GOP Cuts to Food Stamps are Counter-Productive and Cruel

In the vortex of bunk that serves as the politics of the Right, the refrain of “austerity” rings often, hollow and cruel. We all know the talking points by now. “We’re broke. Poverty relief and entitlement programs are bloated and need reform. You can’t spend your way out of a recession but you can do it with tax-breaks. Pay up, little people–the rich need more comforts.”

“Austerity,” seems to be defined by sacrifices from those who can least afford to make them and wealth for those who were already plenty wealthy. To help this austerity along, a permanent panic over the state of public finances is encouraged by the Right, the political servants of the 1%.

This state of panic featured prominently in the Paul Ryan’s recent budget plan approved by a Republican-dominated House of Representatives at the end of March. Sometimes, though, in a panic (or an induced panic), we become so fixated on relieving the one attention-demanding emergency that we can easily forget what else we might be losing.

While tax breaks are sheltered and military spending continues to rise in his latest budget proposal, Paul Ryan’s budget mandates cuts directly to the most vital and important of our safety net features: poverty relief programs. In terms of flexibility to grow and shrink as the economy gets better or worse, SNAP (formerly known as the Food Stamp program) is designed to offer a highly responsive public mechanism for avoiding mass misery in times of economic crisis. An efficient and humane program, SNAP is antithetical to everything on the Right so it is with little surprise we note that, according to the Center on Budget and Policy Priorities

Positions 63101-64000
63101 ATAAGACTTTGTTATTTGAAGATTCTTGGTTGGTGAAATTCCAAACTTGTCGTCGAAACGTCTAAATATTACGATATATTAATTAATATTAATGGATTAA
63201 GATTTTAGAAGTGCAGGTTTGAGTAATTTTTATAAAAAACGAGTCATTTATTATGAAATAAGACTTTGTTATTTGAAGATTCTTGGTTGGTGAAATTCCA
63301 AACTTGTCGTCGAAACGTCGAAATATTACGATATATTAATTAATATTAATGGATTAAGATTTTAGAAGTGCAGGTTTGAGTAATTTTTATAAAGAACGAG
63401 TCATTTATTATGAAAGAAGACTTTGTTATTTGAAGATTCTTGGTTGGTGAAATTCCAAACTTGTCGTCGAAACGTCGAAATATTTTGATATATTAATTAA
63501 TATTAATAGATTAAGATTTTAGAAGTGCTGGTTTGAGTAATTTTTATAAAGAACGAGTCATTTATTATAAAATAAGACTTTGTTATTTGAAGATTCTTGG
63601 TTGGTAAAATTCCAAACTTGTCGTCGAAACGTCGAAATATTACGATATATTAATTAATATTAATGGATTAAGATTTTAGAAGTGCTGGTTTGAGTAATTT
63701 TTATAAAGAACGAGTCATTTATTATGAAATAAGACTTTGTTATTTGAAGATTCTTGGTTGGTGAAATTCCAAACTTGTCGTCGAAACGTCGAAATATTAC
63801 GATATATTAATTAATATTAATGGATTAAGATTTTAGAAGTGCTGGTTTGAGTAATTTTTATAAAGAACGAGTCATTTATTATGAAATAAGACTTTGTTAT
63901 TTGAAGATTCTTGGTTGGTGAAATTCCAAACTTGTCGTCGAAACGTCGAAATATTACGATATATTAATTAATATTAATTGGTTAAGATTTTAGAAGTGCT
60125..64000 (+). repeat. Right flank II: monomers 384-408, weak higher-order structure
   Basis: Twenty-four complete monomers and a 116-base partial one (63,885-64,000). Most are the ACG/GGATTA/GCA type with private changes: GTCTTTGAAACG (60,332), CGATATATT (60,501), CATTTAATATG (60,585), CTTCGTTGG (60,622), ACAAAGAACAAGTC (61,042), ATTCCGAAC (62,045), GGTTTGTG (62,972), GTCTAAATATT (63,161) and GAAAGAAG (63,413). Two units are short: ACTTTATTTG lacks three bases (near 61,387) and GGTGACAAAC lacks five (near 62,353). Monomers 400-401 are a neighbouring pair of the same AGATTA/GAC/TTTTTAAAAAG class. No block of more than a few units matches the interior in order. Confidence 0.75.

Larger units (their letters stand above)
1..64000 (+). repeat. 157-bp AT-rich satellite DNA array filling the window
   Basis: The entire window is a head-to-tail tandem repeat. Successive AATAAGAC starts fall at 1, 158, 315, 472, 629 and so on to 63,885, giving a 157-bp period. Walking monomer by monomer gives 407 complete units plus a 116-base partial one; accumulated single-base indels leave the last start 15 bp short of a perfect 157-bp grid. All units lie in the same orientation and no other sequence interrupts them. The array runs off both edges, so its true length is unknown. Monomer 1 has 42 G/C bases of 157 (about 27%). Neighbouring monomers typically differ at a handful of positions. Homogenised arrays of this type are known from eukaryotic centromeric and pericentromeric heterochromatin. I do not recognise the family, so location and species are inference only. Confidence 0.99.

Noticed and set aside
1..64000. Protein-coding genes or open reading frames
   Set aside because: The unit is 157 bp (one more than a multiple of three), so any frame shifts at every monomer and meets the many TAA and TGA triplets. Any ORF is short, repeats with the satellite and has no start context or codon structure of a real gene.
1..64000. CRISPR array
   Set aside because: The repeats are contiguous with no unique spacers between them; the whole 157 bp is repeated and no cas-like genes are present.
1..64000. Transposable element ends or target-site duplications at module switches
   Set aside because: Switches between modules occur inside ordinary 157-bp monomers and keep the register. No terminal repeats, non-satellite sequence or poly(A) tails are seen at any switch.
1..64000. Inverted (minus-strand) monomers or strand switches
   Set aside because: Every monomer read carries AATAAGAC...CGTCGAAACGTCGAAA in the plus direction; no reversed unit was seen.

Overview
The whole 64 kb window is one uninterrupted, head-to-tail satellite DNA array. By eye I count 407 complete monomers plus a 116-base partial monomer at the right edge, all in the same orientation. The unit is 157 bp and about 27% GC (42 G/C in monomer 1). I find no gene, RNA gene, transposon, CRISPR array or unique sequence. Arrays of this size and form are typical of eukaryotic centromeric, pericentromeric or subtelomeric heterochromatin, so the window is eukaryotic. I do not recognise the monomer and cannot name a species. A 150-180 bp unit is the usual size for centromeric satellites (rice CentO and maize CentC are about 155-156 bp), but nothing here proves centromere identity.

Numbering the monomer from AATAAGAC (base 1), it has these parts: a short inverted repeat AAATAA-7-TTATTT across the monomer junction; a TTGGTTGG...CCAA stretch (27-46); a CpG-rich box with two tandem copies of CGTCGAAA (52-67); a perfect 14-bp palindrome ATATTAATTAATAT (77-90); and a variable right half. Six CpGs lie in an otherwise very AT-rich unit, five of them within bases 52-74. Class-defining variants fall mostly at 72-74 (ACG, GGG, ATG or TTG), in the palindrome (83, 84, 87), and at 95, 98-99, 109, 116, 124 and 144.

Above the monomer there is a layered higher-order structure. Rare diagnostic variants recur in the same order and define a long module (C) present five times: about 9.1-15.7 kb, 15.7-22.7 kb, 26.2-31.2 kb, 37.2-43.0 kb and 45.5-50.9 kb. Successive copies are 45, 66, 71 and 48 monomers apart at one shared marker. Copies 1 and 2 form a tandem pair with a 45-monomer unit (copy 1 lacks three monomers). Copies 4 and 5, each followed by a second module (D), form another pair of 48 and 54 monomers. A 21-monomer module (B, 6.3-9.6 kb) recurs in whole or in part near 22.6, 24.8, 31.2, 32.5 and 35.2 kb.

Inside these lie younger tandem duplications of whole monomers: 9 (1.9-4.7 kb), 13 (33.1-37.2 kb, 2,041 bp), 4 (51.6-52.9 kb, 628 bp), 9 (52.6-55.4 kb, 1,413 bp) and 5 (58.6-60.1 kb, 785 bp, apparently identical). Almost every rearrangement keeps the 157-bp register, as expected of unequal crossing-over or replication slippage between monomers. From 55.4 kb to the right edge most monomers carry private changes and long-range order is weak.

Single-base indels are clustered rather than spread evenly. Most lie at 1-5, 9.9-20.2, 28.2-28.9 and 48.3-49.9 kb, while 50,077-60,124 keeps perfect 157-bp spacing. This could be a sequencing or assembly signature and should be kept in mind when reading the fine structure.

“Paul Ryan’s budget plan includes cuts in SNAP (formerly known as the Food Stamp Program) of $133.5 billion — more than 17 percent — over the next ten years (2013-2022),[1] which would necessitate ending assistance for millions of low-income families, cutting benefits for millions of such households, or some combination of the two.”

This sort of hustle ends up serving the 1% two times. For one, the 1% is already severely undertaxed and is more likely to escape that financial responsibility when there’s less of a demand for safety net funding. Secondly, by starving out poverty relief programs like SNAP, the 1% creates a flooded low-income labor-market, where workers are desperate and often unwilling to sacrifice their subsistence paycheck to resist the workplace encroachments of their employers.

Beyond the hypocrisy of gutting social services while giving billionaires and weapons dealers more money, by attacking poverty programs in a time of economic hardship the American Right-Wing has proven how little human suffering accounts in their political equations.

In comparison to the right wing  propaganda about deficits and budget austerity there is the misery of reality in what the economic downturn has meant for those Americans who were hardest hit. For all the glimmers of an economic recovery, the lives of America’s working classes are a tightrope balancing act between higher bills and lower wages.  For those who don’t have jobs, it’s currently an average of a 40-month search before you’ll find one. When you do find one,  it’ll probably pay less than you expect it to. That sort of entrenched economic blight can change many lives from barely afloat to mired in extreme poverty.